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Moving Forward

December 31, 2008

It’s always around this point in break where I think I did not do all I could. This year it’s different. This year it’s wow, I did a lot, but I sacrificed a lot to do it. Case in point to the left. Was this really winter break, or did I ever stop working after Applied ended?

With a whole new game in the works for Studio II, I decided I would take the time during my winter break to develop what I need for a successful pitch. This includes a piece of concept art that I feel successfully depicts the style of the game, a 32 page design document, and a Powerpoint Presentation with all of the above. Hopefully I do not have a situation like in Studio I where my project gets shot down simply because “there is too much done already.” In the real world, that would save a ton of money if there was a platform to jump start a project from.

Designing this game has been kind of an exploration of the rhetorical questions I have asked, as well as the game design philosophies I have discussed on this blog. The main one was the point on innovation I made a couple months ago, how innovation for innovation’s sake ends up in quirky game design that does not necessarily mean a game is good. What I am a fan of, however, is necessary innovation, the steps in a genre that should have been taken ages ago but never were; the kind of thing that redefines a genre from that point onward. Mouse-Looking in Quake comes to mind.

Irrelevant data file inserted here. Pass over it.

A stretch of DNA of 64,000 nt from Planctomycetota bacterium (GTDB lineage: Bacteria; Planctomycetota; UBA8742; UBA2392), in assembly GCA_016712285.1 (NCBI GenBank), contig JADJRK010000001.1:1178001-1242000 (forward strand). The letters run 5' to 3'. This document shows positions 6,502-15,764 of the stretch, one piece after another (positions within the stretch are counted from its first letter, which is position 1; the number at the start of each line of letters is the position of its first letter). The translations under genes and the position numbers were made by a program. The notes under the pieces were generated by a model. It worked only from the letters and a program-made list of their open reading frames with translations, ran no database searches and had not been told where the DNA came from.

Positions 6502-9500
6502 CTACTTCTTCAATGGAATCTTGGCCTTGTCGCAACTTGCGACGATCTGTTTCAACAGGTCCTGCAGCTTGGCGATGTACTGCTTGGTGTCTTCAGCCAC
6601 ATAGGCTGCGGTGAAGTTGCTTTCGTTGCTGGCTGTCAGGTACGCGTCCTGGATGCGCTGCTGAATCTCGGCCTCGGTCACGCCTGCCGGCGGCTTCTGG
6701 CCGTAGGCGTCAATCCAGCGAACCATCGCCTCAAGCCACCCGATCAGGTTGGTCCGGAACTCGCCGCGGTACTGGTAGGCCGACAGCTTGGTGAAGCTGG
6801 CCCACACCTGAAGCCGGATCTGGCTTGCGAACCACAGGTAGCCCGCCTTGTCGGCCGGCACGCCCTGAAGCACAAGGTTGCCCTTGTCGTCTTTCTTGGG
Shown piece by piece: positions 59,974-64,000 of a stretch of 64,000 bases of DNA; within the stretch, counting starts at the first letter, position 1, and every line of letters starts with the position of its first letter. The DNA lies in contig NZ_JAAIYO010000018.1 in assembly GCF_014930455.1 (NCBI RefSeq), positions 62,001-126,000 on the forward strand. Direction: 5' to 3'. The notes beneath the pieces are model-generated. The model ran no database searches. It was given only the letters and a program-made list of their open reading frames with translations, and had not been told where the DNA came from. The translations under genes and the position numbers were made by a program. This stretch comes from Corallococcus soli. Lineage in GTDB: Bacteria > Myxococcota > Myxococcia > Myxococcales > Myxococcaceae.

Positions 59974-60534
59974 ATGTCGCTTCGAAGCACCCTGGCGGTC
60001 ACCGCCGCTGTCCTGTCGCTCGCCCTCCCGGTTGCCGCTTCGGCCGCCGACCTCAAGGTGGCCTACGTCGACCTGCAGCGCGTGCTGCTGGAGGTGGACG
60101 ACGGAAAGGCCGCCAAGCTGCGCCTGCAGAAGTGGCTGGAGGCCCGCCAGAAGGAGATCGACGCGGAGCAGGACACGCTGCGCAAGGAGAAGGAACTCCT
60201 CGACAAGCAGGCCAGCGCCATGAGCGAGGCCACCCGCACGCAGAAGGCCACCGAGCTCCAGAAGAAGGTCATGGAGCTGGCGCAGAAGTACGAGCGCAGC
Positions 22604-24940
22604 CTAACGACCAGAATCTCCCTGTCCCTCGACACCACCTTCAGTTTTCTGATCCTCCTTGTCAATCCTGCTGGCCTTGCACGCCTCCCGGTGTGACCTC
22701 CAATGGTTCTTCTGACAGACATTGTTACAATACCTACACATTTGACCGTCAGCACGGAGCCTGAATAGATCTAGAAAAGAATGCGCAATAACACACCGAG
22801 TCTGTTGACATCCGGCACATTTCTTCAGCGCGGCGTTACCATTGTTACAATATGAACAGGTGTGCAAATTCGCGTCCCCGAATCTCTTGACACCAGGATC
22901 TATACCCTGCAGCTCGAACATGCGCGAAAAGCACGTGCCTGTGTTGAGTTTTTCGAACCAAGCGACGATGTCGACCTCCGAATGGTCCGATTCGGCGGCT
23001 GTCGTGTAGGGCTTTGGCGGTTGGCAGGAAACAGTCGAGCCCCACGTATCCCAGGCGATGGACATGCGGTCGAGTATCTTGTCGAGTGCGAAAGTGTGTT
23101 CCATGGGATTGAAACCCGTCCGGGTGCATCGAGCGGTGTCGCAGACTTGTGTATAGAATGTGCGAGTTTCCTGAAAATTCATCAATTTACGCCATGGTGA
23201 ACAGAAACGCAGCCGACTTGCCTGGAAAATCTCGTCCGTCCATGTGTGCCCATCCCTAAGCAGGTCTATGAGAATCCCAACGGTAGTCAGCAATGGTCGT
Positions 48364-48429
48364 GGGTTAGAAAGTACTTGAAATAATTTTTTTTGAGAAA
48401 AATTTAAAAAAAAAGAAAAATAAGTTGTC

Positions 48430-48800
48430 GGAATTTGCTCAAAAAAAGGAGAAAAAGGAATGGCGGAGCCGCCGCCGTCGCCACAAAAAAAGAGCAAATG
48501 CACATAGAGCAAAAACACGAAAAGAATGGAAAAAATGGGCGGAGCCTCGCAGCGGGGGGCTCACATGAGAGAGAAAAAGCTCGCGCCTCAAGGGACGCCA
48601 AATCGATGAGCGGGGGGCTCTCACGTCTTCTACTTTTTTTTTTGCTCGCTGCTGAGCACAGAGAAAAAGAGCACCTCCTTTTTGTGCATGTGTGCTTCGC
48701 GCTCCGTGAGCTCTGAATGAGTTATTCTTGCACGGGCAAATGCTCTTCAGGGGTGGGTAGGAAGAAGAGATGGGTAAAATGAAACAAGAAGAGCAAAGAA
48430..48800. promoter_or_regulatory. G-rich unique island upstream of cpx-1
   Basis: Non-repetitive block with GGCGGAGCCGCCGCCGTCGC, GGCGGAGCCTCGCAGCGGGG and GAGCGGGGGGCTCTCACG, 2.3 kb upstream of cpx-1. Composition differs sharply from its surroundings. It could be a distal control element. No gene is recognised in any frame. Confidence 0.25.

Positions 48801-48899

The other question that came to mind in the design of this game was that of narrative-based systems, and how narrative can not only impact gameplay but define it. At the same time, however, I wanted to make sure that good gameplay was not sacrificed just to make the game fit with the narrative. I feel it is important for both to play hand in hand. Since I feel that games in general are perhaps the greatest medium ever created for storytelling, I wanted to make sure I created an intense and controversial story. Controversial especially, since that’s what gets you noticed.

A wise man – who unfortunately many people don’t think is so wise – once told me to make only games I love, because if I don’t love them, nobody else will. Well, six weeks seriously working on this project and I can honestly say I love it. Getting my new Wacom tablet just so I could finish the concept art solidified my love for this project, one that I feel is a culmination of all that I have learned from being at art school for four years and especially of everything I’ve learned in the game design curriculum. I’ve gotten sick of people saying, “You are so good at what you do,” and “You are an f-in genius,” but having nothing to back it up with. Time to change that.

Keep an eye out for updates on Absolution: Rise of Apollyon in the near future.


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